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a wife and a mother, and this practically meant to be an upper servant of her husband and the nurse and governess of his children. The only education that was counted as proper for a woman was that which fitted her either to be a good housekeeper, on whom the care of the younger children devolved, or a parlor ornament creditable to her lord and master. She was to know how to cook, to do chamberwork, and to nurse the children, and she was to learn to do needlework, to play the piano, perhaps to draw and paint a little, and to be a good conversationalist. Charlotte Brontë gives an account of the kind of education which woman received in the early part of the nineteenth century. It is thus illustrated in the prospectus of the school to which she was sent in her girlhood :

The terms for clothing, lodging, boarding, and educating are £14 a year, half to be paid in advance when the pupils are sent; and also £1 entrance money for the use of books, etc. The system of education comprehends history, geography, the use of globes, grammar, writing, and arithmetic, all kinds of needlework, and the nicer kinds of household work, such as getting up fine linen, etc. If accomplishments are required, an additional charge of £3 a year is made for music or drawing, each.1 I have thus stated the questions which America is asking to-day respecting marriage and the family, and have stated, though very briefly, the answer which paganism gives to those questions. How far the answers which some of our modern reformers give are really derived from this ancient paganism I shall consider in the next chapter, which will be devoted to presenting, in contrast with the pagan ideal, that which we have derived from the Hebrew Scriptures.

1 E. C. Gaskell, Life of Charlotte Brontë, chap. 4.

CHAPTER IV

THE HEBREW IDEAL OF THE FAMILY

THE Hebrew ideal of the relationship between man and woman, and of marriage and the family, growing out of that relationship, is found chiefly in three passages : the first chapter of Genesis, the second chapter of Genesis, and the thirty-first chapter of Proverbs.

In the first chapter of Genesis the writer declares that “God created man in his own image, in the image of God created he him; male and female created he them”; and that to them jointly he gave supremacy over the earth : “God said unto them, Be fruitful, and multiply, and replenish the earth, and subdue it; and have dominion over the fish of the sea, and over the foul of the air, and over every living thing that moveth upon the earth.” He is not represented as giving authority to one over the other, of making the one for the other, of creating the one in his image more than the other is created in his image.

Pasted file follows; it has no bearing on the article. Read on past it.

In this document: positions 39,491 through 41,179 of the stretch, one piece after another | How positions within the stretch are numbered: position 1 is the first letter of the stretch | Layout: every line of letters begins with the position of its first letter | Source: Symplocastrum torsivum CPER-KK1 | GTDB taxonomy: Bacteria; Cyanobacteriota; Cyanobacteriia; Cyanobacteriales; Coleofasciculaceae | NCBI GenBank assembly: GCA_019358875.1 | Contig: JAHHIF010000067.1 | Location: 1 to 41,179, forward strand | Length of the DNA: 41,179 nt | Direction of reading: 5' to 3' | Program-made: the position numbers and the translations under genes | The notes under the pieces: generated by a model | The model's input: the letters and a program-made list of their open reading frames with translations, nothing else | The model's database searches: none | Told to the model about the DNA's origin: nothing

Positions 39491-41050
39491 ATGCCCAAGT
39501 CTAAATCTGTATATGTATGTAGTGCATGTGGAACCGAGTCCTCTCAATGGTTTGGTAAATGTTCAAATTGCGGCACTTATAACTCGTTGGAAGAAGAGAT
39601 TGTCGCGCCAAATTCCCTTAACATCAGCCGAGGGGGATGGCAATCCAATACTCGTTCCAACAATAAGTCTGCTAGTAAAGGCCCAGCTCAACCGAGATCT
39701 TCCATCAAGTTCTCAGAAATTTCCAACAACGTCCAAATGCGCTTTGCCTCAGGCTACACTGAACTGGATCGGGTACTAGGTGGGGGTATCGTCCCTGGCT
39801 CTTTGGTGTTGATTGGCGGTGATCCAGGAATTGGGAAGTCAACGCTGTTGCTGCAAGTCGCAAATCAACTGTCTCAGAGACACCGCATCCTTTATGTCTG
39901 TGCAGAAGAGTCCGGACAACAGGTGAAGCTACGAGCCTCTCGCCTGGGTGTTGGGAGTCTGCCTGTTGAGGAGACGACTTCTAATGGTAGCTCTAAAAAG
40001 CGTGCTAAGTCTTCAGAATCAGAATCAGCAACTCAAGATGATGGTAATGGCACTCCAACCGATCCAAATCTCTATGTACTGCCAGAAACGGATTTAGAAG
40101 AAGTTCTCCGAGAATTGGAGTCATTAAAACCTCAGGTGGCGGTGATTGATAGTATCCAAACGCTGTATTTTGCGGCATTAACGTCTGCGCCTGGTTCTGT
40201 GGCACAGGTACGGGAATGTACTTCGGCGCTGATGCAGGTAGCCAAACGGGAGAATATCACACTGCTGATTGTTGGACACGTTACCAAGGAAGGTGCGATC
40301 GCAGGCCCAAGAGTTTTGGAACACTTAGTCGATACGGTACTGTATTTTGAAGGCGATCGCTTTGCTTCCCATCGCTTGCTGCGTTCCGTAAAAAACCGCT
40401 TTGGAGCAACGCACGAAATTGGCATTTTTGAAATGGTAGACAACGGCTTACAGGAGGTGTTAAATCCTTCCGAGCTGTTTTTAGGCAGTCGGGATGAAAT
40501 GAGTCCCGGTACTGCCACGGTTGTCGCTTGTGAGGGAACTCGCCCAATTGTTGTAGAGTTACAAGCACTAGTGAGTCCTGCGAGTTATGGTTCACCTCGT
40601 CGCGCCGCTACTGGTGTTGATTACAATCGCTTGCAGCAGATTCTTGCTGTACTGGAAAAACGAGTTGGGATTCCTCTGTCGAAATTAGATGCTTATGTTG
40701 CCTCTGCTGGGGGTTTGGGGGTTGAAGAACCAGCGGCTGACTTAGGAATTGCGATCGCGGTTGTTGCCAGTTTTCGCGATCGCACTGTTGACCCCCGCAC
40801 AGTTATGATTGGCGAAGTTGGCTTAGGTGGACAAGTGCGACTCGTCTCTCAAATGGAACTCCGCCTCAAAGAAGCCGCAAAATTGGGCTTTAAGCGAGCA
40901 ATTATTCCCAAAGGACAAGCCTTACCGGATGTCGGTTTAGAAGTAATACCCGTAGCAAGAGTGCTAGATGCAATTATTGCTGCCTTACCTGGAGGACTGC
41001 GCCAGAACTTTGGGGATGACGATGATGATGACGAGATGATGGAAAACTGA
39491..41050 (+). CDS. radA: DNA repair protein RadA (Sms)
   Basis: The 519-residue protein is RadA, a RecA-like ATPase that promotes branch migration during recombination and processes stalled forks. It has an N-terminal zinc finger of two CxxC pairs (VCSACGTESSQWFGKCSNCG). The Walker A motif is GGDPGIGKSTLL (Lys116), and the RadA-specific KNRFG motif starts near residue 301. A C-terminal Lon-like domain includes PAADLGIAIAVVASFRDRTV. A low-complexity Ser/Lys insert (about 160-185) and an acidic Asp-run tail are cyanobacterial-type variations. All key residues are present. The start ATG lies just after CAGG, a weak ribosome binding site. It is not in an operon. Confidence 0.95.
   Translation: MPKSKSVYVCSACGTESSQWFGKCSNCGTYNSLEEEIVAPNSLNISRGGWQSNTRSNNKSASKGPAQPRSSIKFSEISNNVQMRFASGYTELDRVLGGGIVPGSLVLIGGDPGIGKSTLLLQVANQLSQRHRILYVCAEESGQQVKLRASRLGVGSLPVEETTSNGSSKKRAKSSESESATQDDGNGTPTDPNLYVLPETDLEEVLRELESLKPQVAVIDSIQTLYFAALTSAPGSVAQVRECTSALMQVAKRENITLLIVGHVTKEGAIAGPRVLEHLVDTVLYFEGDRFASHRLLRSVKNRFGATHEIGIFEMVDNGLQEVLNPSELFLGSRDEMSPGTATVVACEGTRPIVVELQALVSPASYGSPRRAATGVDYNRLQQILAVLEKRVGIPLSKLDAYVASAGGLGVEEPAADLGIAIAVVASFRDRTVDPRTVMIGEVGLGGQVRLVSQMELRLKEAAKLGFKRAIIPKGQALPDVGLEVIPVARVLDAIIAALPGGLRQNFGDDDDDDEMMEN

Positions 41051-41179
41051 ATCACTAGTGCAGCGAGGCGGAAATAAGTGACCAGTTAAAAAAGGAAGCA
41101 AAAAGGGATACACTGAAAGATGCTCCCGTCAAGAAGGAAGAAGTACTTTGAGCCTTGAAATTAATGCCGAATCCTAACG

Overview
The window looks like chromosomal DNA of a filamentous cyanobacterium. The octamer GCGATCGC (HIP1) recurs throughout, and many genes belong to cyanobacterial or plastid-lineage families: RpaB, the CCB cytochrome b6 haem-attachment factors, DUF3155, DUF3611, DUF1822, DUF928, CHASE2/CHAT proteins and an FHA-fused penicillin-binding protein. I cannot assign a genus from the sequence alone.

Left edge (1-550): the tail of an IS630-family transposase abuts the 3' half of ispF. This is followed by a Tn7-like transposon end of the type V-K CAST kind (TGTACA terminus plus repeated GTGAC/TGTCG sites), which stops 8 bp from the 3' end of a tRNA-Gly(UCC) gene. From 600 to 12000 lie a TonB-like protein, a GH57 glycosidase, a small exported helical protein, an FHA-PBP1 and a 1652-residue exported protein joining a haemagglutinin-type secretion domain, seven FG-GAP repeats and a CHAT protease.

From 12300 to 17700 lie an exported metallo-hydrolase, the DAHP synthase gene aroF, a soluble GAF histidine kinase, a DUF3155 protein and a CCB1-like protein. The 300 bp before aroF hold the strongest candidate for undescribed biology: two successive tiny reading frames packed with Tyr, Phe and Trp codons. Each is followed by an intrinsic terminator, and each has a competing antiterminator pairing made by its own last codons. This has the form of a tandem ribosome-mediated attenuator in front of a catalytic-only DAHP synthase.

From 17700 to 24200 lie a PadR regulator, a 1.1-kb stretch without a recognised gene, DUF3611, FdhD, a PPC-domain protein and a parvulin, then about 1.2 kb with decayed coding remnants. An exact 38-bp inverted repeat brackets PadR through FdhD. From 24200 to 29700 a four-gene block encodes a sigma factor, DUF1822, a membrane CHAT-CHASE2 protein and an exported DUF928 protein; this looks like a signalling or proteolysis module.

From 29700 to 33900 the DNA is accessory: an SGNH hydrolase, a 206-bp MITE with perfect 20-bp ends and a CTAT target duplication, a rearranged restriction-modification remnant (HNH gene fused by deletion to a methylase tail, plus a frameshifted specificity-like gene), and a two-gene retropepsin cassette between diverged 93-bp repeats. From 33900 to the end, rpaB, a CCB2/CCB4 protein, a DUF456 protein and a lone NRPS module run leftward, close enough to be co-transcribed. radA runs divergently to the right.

The image of God, the supremacy over nature, is not in any man: it is not in any woman; it is in humanity, the man and woman, neither of whom completes the image of God, neither of whom is sovereign on the earth.

Both the American and the English poet have truly interpreted this Hebraic conception of the relationship of the sexes :

Nor equal, nor unequal; each fulfills
Defect in each, and always thought in thought,
Purpose in purpose, will in will, they grow,
The single pure and perfect animal,
The two-celled heart beating with one full stroke,
Life. 1

As unto the bow the cord is,
So unto the man is woman.
Though she bends him, she obeys him;
Though she draws him, yet she follows :
Useless each without the other.2

This is not the relationship of husband and wife. It is the relationship of man and woman. The two together make humanity. Man is not complete without the woman; woman is not complete without the man. Woman is no more made for man than man is made for woman. Woman is no more to be educated for man than man is to be educated for woman.

Nor do they duplicate each other. Their characteristics are not the same. Their function in society is not the same. Their education ought not to be the same. Man is not a woman in trousers; woman is not a man in petticoats. Neither is a model to be imitated by the other, neither is the standard by which the other is to be measured. A masculine woman and a feminine man are equally abhorrent to nature; they are abnormal specimens of the race. This truth, that man and woman do not duplicate but do complement each other, which Tennyson and Longfellow have put in poetry, Mr. Frederic Harrison has put in almost equally beautiful prose :-

1 Alfred Tennyson, The Princess. · Henry W. Longfellow, Hiawatha.

Who now wishes to propound the idle, silly question - which of the two is the superior type ? For our part, we refuse to answer a question so utterly unmeaning. Is the brain superior to the heart, is a great poet superior to a great philosopher, is air superior to water, or any other childish conundrum of the kind ? Affection is a stronger force in women's nature than in men's. Productive energy is a stronger force in men's nature than in women's. The one sex tends rather to compel, the other to influence; the one acts more directly, the other more indirectly; the mind of the one works in a more massive way, of the other in a more subtle and electric way. But to us it is the height of unreason and of presumption to say anything whatever as to superiority on one side or on the other. All that we can say is that where we need especially purity, unselfishness, versatility, and refinement, we look

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